Luke Drumm pointed me to this collection of documents on MSDN about Windows UI design guidelines. I’m posting it here so I don’t forget it. Thanks Luke!
Shawn Burke from the Windows Forms team posted up a few days ago about the possibility of Microsoft deciding to ship the Windows Forms 2.0 source code (thanks for the link Joseph). I’m really excited by the possibility of being able to look at the code both to support debugging but also from an educational point of view. I’m most excited by getting the opportunity to look at some of the designer code that is baked into the framework. I wonder if the source code released would include snippets from System.Drawing.dll, System.Drawing.Design.dll and System.Design.dll as well.
But (there is always a but), Shawn needs to get the idea past LCA and that means a discussion not only about the code that ends being compiled into the framework but the comments which exist in the source code.
When developing software we sometimes get frustrated at ourselves, and others and this might lead us to leave a few choice comments in source code. If this code is indexable via Google or freely downloadable you might want to clean the code up a little bit.
In general there are three approaches for cleaning up comments:
- Strip all the comments automatically.
- Strip inappropriate comments manually.
- Strip inappropriate comments automatically with a quick manual check.
Stripping out all non-executable comments is fairly trivial, especially when comments consume the entire line inside the source file – if they don’t you need to do some fairly basic source parsing to figure out if a section of text is a comment or not.
The manual approach really isn’t going to work. It would take forever to scrub the 500,000 lines of code especially when to extend the search beyond basic profanity to off jokes and customer references. You also need to consider the naming of variables, private fields and private methods which may not be appropriate.
The way I would do it is come up with a quick tool (“codecop” anybody) which reads in each source file in its entirety and did a rule-based search across code and comments for anything off colour.
A dumb version of codecop could do only two things, warn by inclusion, or warn by exclusion, meaning that it would either look for things that it did have in some kind of list or look for things that it didn’t have in its list. If it was possible to get a parse tree of the source file a more intelligent search could be done.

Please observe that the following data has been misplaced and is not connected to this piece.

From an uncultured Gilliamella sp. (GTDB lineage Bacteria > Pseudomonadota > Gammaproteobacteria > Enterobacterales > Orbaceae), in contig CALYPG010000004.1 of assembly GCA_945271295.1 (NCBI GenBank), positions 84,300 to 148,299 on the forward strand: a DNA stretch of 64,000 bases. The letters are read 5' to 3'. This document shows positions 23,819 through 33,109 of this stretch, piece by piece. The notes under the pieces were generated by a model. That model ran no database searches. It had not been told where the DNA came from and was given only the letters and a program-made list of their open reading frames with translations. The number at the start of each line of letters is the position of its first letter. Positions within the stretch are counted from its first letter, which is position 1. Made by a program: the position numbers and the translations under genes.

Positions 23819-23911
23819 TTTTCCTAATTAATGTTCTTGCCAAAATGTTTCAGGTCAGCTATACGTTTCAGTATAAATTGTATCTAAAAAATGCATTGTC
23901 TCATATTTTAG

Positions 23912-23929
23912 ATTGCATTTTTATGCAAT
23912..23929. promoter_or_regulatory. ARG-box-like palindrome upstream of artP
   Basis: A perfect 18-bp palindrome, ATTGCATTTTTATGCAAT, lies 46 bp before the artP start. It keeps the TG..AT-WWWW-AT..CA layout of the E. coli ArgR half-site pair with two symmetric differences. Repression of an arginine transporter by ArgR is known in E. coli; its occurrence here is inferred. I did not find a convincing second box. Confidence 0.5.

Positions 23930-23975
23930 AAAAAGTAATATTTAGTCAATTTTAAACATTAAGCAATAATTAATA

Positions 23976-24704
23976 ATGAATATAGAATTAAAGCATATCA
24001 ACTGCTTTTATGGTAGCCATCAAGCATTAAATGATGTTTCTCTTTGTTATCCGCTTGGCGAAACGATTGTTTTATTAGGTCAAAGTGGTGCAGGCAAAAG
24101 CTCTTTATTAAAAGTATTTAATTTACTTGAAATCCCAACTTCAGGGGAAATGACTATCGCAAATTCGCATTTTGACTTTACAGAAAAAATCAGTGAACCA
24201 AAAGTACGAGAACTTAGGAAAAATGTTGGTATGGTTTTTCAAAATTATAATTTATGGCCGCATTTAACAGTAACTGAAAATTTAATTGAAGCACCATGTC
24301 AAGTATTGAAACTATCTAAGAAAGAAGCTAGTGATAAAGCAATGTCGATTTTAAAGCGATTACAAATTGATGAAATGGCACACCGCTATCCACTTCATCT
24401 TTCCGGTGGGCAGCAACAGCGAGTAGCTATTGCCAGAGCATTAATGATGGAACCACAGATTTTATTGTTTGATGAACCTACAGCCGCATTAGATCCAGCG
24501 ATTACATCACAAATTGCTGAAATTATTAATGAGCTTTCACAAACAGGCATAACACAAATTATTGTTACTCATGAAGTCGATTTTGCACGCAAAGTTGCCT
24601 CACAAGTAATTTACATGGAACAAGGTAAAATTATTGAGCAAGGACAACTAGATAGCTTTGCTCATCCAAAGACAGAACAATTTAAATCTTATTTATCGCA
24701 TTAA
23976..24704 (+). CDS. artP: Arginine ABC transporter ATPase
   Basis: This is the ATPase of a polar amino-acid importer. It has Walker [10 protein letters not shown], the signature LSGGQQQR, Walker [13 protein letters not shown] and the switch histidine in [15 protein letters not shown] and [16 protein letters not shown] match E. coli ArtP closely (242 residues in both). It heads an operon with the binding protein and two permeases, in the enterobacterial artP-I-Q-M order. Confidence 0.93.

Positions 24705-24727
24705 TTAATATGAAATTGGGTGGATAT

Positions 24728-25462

In the case of non-executable comments the search tool could automatically remove them if they aren’t appropriate. Instead of just deleting them it would need to replace them with whitespace (the whole region of comments, not just the offending word), this would allow the code sweep to be done after the compile and still keep the PDB source file references inline so executed code could be highlighted in the debugger.
Executable code that couldn’t be cleaned automatically could be reported back (the notification system could be configured to log directly into the bug tracking database at Microsoft) or to some unfortunate contractor who is given the job to vet the code manually. Given that this could be an ongoing process you’d probably want to patch the code up so you didn’t have to keep correcting the same problems.
Its a great idea that presents some interesting problems – and I doubt that Microsoft is the first to try and tackle them.
I will be posting a more formal list to the codecampoz.com site soon, but I wanted to give a bit of a sneak peak of what is coming up at the Code Camp.
- SQL Server 2005 and CLR Integration (Greg Low)
- ASP.NET 2.0 Navigation Controls and Data Binding (Adam Cogan)
- ClickOnce Deployment Basics (Andrew Coates)
- Visual Basic 2005 (Nick Randolph)
- Real World WebParts with ASP.NET (Darren Neimke)
- BizTalk 2004 for Beginners (Bill Chesnut)
- ASP.NET 2.0 Overview (Dave Glover)
- Windows Forms/Smart Client 2.0 (Mitch Denny)
- Visual Studio Team System (Charles Sterling)
- ASP.NET 2.0 Web Services (Joseph Cooney)
- Enterprise Library 1.0 (Martin Granell)
- Compact Framework 2.0 (Nick Randolph)
- ADO.NET 2.0 (Greg Low)
- Compact Framework Tips and Tricks (James McCutcheon)
- Visual C# 2005 (Troy Magennis)
- Advanced ClickOnce Deployment (Andrew Coates)
- BizTalk 2004 Unplugged (Bill Chesnut)
Now – I’m thinking of doing another session – what would you like me to present on? I can show you some component designer tricks . . .